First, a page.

How due ! yet all his good prov'd ill in me,
And wrought but malice; lifted up so high
I 'fdeind subjection, and thought one flep higher 50
Would set me highest, and in a moment quit
The debt immense of endless gratitude,
So burdensome still paying, fill to owe,
Forgetful what from him I still receiv'd,
And understood not that a grateful mind 55
By owing owes not, but still pays, at once
Indebted and discharg'd; what burden then?
O had his pow'rful destiny ordain'd
Me fome inferior angel, I had ftood
Then happy; no unbounded hope had raisd 60
Ambition. Yet why not? fome other pow'r


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As great might have aspir'd, and me though mean
Drawn to his part; but other powers as great
Fell not, but stand unshaken, from within
Or from without, to all temptations arm’d. 65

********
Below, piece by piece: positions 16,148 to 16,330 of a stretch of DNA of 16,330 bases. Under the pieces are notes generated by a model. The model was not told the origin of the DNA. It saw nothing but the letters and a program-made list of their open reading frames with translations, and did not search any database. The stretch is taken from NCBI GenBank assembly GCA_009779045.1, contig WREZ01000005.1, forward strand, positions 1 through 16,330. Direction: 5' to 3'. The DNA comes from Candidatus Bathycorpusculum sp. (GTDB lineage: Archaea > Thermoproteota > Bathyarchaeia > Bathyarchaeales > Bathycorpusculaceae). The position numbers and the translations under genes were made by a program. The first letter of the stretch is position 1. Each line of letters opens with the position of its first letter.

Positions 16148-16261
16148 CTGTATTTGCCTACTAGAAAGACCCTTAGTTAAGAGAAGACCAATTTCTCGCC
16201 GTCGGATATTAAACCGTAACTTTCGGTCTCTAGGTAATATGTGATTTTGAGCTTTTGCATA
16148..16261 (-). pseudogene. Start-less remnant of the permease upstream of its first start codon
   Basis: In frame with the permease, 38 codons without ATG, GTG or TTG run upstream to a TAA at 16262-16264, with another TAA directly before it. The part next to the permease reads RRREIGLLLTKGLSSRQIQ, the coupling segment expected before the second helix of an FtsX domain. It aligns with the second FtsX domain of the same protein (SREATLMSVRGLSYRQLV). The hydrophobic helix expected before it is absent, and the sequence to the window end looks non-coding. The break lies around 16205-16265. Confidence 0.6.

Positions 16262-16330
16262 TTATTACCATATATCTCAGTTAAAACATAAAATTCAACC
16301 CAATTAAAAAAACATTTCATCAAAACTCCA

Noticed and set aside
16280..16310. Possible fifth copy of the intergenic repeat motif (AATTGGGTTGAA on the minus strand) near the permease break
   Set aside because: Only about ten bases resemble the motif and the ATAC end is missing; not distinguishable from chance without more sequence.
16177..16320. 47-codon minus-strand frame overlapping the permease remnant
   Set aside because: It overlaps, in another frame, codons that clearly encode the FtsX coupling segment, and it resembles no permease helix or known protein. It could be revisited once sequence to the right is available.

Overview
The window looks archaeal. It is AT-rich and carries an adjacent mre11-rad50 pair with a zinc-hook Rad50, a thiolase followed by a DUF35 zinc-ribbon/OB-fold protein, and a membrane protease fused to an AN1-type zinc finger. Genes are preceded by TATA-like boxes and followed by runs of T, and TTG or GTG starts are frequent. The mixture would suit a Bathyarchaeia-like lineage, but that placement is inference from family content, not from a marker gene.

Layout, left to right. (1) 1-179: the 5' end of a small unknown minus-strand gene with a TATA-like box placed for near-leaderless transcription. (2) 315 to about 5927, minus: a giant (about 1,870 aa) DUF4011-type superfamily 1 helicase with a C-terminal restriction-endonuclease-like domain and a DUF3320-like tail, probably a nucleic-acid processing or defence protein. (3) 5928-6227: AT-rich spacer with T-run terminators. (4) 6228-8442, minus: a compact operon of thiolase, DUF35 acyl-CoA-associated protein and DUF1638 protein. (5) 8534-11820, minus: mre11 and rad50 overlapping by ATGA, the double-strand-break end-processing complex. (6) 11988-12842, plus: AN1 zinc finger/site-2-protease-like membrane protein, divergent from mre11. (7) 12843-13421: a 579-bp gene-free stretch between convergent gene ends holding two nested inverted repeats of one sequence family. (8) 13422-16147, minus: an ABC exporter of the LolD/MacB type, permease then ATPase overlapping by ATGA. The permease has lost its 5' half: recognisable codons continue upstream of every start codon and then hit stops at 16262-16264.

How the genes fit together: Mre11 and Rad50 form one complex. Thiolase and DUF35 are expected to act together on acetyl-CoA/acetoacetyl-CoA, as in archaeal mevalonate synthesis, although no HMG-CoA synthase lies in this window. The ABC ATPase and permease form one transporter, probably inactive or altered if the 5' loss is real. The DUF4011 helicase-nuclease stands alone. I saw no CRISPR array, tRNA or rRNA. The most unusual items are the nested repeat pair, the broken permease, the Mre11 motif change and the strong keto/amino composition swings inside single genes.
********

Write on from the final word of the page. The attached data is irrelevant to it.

Hadft thou the same free will and pow'r to stand ?
Thou hadit. Whom halt thou then, or what, to'ac-
But Heaven's free love, dealt equally to all ? [cuse,
Be then his love accurs’d, since love or hate,
To me alike, it deals eternal woe.
Nay curs'd be thou ; since against his thy will
Chose freely what it now so juftly rues.
Me miserable! which way thall I fly
Infinite wrath, and infinite despair !
Which way I Ay is bell; myself am hell; 75
And in the lowest deep a lower deep
Still threatning to devour me opens wide,
To which the hell I suffer seems a heaven.
O then at last relent: is there no place
Left for repentance, none for pardon left? 80
None left but by submiflion; and that word
Disdain forbids me, and my dread of shame
Among the spi'rits beneath, whom I seduc'd
With other promises and other vaunts
Than to submit, boatting I could fubdue

Th’Omnipotent. Ay me, they little know
How dearly I abide that boast fo vain,
Under what torments inwardly I groan,
While they adore me on the throne of hell,
With diadem and sceptre high advanc'd,

90 The lower ftill I fall, only fupreme In misery: such joy ambition finds. But say I could repent, and could obtain By act of grace my former flate; how foon

94 Would height recall high thoughts, how soon unfay What feign’d submission swore? ease would recant Vows made in pain, as violent and void.